The Live Music Forum

Hamish Birchall Bulletin

Thursday 29th July 2010 - Licensing reform - implications for live music

The Home Office yesterday announced a six-week consultation on radical reform of alcohol licensing. The aim is to give more power to the police and local authorities to tackle alcohol-related crime:

Leading licensing lawyer Jeremy Allen said: 'The proposals would, if implemented, signal the most radical change to licensing laws ever attempted in the shortest possible time.' See:

'10 key points' on the government's proposed alcohol licensing reforms by the Morning Advertiser:

However, the proposals do not appear to affect the Coalition's plans to relax entertainment licensing for small gigs. Regulated entertainment remains the responsibility of DCMS. The Home Office consultation document includes this statement:

'The Government will be consulting separately on the Coalition's proposals to deregulate live music and similar performances.'
Source: 'Rebalancing the Licensing Act: a consultation on empowering individuals, families and local communities to shape and determine local licensing,' Executive Summary, para 1.01, p4. See PDF file:

In the House of Commons on Monday 26 July, licensing minister John Penrose would not be drawn when asked to give a date for reform of the Licensing Act to exempt small gigs.

Chris Heaton-Harris, the Conservative MP for Daventry, said: 'I wish to press my hon. Friend because I would like a date or time scale for the removal of these measures, which were introduced in the Licensing Act 2003 and which have been so detrimental to live music.'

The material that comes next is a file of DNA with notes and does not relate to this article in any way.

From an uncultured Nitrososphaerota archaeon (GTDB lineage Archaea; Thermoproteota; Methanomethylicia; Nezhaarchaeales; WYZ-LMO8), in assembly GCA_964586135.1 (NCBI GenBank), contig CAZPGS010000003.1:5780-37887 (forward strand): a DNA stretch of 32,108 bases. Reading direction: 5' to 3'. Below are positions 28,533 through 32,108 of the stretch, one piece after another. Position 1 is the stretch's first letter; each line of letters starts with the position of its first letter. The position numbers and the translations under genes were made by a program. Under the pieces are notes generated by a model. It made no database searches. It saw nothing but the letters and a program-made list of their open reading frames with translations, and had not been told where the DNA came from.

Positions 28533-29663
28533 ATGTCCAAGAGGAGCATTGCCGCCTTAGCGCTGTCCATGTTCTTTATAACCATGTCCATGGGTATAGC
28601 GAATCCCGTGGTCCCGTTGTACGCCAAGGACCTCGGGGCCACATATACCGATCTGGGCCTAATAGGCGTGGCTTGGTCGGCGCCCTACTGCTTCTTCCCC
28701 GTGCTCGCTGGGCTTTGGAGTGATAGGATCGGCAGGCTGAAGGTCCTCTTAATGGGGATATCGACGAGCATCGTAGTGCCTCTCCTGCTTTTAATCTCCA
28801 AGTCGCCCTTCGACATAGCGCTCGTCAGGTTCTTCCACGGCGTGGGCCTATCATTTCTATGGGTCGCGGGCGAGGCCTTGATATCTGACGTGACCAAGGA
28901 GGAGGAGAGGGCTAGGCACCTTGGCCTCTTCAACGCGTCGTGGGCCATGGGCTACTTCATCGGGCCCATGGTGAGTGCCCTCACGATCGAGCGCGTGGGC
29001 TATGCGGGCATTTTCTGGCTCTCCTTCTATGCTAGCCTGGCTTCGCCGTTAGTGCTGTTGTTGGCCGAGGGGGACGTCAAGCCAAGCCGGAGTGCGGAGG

Penrose replied: 'I am afraid that I cannot give my hon. Friend a precise date, if only because the devil is in the detail. I can only assure him that we are working through these measures as quickly as possible. A number of stakeholders - as the jargon has it - have to be consulted, and today I had meetings with people from the Local Government Association and Local Government Regulation in order to ensure that all the relevant people have been consulted. We will do it as fast as we can.'

See Hansard:

And trade press coverage:

I asked the DCMS press office earlier this afternoon to confirm whether or not an entirely new public consultation on an exemption for small gigs was planned. At the time of writing DCMS had not replied.

It may be that when the Home Office says the government will be 'consulting separately' for live music this does not mean repeating the public consultation on a small gigs exemption that was concluded earlier this year by the previous government.


Hamish Birchall